The Mars Rover Sky Crane, SpaceX Self-Landing Booster, and the Apollo Lunar Lander are just a few examples of dramatic, radically unconventional thinking, leading to astounding successes.
While we now consider a lunar in-orbit rendezvous as routine, the viability, and risk of even a more-basic Earth-orbit link-up was a major concern at the time (rendezvous was so new that astronaut Buzz Aldrin’s Ph.D. thesis at MIT was on this subject (References 8 and 9). Houbolt’s proposal for a lunar-orbit rendezvous was almost inconceivable and, therefore, even more challenging. He proposed it even before any far-simpler Earth-orbit linkup had ever been tried.
No one knew if such a complex set of maneuvers was possible in basic Earth orbit; to do it around the Moon seemed nearly impossible. The reality is that orbital mechanics, navigation, and rendezvous are very difficult and unforgiving, especially with a so drastically fuel-constrained scenario.
However, as the Apollo mission’s proposed structure and design proceeded and became more tangible, and thus the equations of fuel, mass, and operational sequences became more robust, the analysis and risk for a third-stage lunar landing and liftoff showed the overall plan could not succeed. As a result, Houbolt’s radical alternative approach became the one to look at more closely and implement if its many issues could be addressed.
From an engineering perspective, what’s most noteworthy about the decision to pursue the independent, disposable Lunar Module (the ascent stage was discarded after the rendezvous with the orbiting Command Module) is how it tossed out most of the original fundamental design constraints. Instead of being the entire launch rocket’s third stage returning to Earth, the landing vehicle would only have to work in the low-gravity, no-atmosphere moon environment.
This change had a “ripple effect” through the entire Apollo project approach all way back to its basics. The design effort was restarted with a nearly blank page, as everything about the mission – from huge Saturn V first stage to the tiny landing vehicle, as well as the mission’s sequence of events – could be re-examined. The consequences to the mission architecture were dramatic:
- The lunar lander itself no longer had to survive a return to Earth, which could be an ultralight, relatively flimsy, one-time use vehicle.
- The in-orbit rendezvous technique had to be mastered and then extended for lunar-orbit rendezvous where there would be no second chance and no backup escape plan if unsuccessful.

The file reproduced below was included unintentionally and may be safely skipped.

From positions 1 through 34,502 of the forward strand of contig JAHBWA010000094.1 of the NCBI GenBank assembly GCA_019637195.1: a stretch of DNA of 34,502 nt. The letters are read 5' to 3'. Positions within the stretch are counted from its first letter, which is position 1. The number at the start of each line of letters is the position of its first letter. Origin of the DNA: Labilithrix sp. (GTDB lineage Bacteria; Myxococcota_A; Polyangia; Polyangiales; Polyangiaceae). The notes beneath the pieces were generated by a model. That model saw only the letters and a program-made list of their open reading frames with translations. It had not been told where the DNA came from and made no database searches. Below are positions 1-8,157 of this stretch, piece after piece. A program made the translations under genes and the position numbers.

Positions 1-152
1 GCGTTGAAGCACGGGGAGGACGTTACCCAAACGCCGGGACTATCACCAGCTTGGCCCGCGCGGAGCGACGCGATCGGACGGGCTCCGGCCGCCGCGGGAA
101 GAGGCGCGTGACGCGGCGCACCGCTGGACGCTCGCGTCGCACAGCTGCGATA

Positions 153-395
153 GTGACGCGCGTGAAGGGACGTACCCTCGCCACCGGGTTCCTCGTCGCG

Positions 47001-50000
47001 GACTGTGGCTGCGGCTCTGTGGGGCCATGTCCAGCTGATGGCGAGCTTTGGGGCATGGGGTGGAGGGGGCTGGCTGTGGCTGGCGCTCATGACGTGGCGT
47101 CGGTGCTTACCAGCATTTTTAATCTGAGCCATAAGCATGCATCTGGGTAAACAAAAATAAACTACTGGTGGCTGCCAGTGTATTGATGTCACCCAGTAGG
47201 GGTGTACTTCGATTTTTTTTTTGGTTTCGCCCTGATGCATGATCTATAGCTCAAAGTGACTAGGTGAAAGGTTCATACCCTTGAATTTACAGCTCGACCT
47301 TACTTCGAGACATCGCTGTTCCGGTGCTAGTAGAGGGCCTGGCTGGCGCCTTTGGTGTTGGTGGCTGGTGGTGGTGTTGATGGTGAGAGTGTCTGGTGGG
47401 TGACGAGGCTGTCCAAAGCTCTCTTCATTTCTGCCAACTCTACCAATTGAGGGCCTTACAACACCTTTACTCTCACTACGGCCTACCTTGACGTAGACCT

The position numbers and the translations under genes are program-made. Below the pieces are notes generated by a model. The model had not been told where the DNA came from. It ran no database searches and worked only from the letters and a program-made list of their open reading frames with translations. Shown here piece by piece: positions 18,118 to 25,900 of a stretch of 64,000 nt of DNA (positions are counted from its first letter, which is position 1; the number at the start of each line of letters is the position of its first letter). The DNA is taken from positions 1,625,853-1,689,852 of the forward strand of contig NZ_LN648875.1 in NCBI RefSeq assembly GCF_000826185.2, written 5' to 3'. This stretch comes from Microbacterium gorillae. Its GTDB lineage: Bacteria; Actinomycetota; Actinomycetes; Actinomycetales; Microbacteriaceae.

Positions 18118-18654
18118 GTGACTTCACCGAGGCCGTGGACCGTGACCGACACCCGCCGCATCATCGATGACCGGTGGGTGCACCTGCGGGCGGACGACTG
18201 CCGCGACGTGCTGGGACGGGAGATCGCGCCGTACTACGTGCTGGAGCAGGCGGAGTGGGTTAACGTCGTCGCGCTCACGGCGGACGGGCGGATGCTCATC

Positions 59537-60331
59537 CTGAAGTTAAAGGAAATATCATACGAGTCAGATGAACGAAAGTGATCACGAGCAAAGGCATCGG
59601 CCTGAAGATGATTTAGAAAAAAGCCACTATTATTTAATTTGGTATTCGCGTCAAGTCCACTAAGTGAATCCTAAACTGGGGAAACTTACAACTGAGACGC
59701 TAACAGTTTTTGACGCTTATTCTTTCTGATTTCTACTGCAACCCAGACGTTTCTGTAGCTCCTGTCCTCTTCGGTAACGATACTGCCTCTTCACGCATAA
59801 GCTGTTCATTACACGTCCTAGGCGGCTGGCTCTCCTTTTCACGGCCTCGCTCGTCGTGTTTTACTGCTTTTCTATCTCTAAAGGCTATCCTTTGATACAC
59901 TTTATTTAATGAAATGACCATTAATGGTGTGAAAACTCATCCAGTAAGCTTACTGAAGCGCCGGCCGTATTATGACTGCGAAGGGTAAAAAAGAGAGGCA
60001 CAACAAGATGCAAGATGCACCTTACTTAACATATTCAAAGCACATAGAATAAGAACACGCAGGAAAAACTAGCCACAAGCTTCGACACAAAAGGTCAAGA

- The lift-off engine of the ascent module that would blast the astronauts back from the surface up to rendezvous with the orbiting Command Module would have no redundancy; it would have to be extremely simple and reliable and had to work perfectly just once on that first, and only time it would be fired (Figure 1).
The story of John Houbolt is another case of a lone wolf whose radical ideas were contrary to conventional wisdom. Fortunately, he received vindication fairly early in his career rather than at the end of his life (or after his passing), Reference 10. In the end, he won out: the analysis and physics eventually confirmed that his “crazy” idea was the only one that had a chance of succeeding — which it did.
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- Murray Cox & Catherine Cox Bly, “Apollo: The Race to the Moon”
- “SpaceX Lands All 3 Falcon Heavy Boosters for the First Time” (video)
- “How SpaceX Lands Rockets with Astonishing Accuracy” (video) (around 5:45 for schematic)
- SpaceX, “Falcon Heavy”
- NASA, “The Rendezvous That Was Almost Missed: Lunar Orbit Rendezvous and the Apollo Program”
- NASA, “Enchanted Rendezvous: The Lunar-Orbit Rendezvous Concept”
- Space Stack Exchange, “Text of John Houbolt’s letter proposing Lunar Orbit Rendezvous for Apollo?”
- MIT, Buzz Aldrin, “Line-Of-Sight Guidance Techniques For Manned Orbital Rendezvous“
- Buzz Aldrin, “Orbital Rendezvous“
- NASA, “John C. Houbolt, Unsung Hero of the Apollo Program, Dies at Age 95”
- Adam Steltzner and William Patrick “The Right Kind of Crazy: A True Story of Teamwork, Leadership, and High-Stakes Innovation”